Tuesday, July 25, 2006

California is a poem

before I begin, let me just say that blogger sucks blue baboon ass. I'd switch to something else, but that would be like work. Which means instead of pictures, you'll just have to rely on my painterly prose.

You know what surprised me about California? The mythic quality it has. For some reason I wasn't expecting that. But I should have; California has such a unique place in the American imagination. Like everybody else, my whole life I've read about California, seen it in movies, heard songs about her cities--from 60s hippie ballads to Red Hot Chili Pepper's "Under the Bridge"--it was this strange, faraway land that was always treated with a mixture of fascination and contempt, here in the Midwest. California is hippies and psychedelics and Beat poets and Haight-Asbury; migrant workers, Okies, sailors, hitchhikers, bums, movie stars, cowboys; Chinatown parades, gay parades, barrios, bilingual schools, gangs and riots, drug addicts, oxygen bars (I really did see an oxygen bar! I always thought they were an urban legend), drag queens, self-proclaimed Emperors, gold-miners and gold-diggers. Highways, suburbs, bridges, fog, redwoods, ocean, desert, bobcats, sea otters, sand. I got to California and suddenly heard the voices of writers I'd half-forgotten, my life has been so crazy these last few years. Twain, Jack London, Bret Harte, Ferlinghetti, Ginsburg, Raymond Chandler, Dashiell Hammet. Writers I used to read in junior high and high school, when California was an impossible thing I believed in each morning before breakfast, no more real than Middle-Earth or Narnia, just as wild and dangerous and beautiful. We drove around Big Sur, all crashing waves and foggy beaches, rocky hills and thick redwoods and lovely sprawling highway, and I remembered my long lost love for Kerouac and my adolescent passion for the Beats (don't all bookish adolescents have a fling with the Beats?) And now I can't stop quoting On the Road, which I read when I was 15 and very quiet, and it blew my mind. The charging restless mute unvoiced road keening in a seizure of tarpaulin power. I saw my first Mexican migrant workers, in a field picking strawberries maybe, as we tooled around Monterey and Santa Cruz in our rental car. We have migrant workers here, but we like to pretend that we don't. In California, migrant workers, illegal immigrants, and under-the-table laborers are the backbone of the economy, and everybody knows it. I thought of Steinbeck. The fields were fruitful and starving men moved on the roads. The granaries were full and the children of the poor grew up rachitic. I love Steinbeck, despite The Red Pony (does anybody like The Red Pony??) I loved him so much as a teenager I performed a bit out of The Grapes of Wrath for speech team (no, not the famous "I'll be there" monologue. Nobody can follow a performance like Henry Fonda's). We went to the famed Cannery Row:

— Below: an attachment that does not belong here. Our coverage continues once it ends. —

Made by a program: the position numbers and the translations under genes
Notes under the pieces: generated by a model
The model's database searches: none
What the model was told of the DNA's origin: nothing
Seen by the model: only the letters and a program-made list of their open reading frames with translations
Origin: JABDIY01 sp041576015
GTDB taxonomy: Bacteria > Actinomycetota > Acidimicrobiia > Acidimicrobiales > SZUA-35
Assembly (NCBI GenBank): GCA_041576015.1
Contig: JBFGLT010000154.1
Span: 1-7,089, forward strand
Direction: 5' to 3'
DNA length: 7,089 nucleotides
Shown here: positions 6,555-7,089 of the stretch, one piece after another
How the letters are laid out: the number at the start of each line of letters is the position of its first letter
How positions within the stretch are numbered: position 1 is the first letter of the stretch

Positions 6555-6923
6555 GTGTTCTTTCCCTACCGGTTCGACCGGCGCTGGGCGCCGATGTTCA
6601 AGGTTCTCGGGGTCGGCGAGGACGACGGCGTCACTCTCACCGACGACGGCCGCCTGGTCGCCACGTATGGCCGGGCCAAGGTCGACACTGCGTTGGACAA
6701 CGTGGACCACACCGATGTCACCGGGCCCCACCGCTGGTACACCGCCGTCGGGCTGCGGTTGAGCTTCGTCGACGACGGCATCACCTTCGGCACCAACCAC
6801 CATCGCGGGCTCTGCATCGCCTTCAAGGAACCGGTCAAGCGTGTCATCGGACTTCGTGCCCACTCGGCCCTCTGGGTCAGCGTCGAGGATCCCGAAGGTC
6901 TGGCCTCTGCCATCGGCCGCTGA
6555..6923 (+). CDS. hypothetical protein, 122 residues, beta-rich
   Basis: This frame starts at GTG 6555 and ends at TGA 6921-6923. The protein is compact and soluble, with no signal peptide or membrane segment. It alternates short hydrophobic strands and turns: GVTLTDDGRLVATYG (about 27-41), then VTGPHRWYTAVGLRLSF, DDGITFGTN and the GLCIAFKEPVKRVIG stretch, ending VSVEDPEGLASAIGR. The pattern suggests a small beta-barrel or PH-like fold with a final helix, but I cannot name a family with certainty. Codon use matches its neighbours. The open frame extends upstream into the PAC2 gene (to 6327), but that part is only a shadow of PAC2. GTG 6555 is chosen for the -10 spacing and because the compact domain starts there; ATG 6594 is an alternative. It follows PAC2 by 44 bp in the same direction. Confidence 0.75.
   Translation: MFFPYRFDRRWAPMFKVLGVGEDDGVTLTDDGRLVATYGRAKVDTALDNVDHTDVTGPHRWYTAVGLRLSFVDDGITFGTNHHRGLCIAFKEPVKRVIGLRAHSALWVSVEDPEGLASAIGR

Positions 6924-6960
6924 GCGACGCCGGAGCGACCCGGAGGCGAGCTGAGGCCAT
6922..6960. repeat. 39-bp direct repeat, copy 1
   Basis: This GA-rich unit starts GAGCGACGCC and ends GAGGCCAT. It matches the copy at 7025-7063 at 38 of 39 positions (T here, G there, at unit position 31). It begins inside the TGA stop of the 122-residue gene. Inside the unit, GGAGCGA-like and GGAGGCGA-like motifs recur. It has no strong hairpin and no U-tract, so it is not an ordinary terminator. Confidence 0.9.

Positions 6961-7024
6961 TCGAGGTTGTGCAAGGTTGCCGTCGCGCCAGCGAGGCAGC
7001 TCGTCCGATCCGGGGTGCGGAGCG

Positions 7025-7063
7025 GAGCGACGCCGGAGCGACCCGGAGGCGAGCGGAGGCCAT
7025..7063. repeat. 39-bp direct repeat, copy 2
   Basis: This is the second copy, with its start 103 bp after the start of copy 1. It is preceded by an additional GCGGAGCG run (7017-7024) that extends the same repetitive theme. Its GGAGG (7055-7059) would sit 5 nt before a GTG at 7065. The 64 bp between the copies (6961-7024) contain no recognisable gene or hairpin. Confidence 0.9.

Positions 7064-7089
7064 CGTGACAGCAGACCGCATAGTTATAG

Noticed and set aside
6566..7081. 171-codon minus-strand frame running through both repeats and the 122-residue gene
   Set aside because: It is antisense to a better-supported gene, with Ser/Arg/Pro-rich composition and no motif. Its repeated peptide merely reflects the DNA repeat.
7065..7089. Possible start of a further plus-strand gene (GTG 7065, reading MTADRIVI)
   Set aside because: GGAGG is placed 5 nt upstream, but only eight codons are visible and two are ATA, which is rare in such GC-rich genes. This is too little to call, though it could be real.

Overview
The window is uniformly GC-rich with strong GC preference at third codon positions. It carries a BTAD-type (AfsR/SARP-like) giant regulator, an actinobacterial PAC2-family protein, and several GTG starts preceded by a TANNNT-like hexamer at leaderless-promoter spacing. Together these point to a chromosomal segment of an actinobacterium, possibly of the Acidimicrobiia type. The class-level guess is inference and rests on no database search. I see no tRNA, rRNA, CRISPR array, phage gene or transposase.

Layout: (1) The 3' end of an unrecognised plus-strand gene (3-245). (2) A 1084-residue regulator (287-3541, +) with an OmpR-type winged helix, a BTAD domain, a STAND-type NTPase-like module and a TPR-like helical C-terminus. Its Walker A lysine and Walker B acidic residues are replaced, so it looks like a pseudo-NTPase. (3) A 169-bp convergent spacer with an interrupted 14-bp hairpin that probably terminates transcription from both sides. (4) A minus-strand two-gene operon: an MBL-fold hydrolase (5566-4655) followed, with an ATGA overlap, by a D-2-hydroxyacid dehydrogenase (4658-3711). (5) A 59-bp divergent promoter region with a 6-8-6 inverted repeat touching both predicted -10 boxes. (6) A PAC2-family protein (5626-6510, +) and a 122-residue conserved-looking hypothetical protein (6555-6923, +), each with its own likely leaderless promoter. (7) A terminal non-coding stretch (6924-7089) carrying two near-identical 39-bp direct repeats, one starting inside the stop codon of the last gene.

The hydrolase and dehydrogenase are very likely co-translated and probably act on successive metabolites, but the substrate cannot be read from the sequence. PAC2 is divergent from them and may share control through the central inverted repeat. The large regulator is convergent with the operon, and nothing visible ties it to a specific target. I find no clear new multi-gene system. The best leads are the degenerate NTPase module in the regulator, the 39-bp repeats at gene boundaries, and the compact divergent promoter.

Cannery Row in Monterey in California is a poem, a stink, a grating noise, a quality of light, a tone, a habit, a nostalgia, a dream. Cannery Row is the gathered and scattered, tin and iron and rust and splintered wood, chipped pavement and weedy lots and junk heaps, sardine canneries of corrugated iron, honky tonks, restaurants and whore houses, and little crowded groceries, and laboratories and flophouses.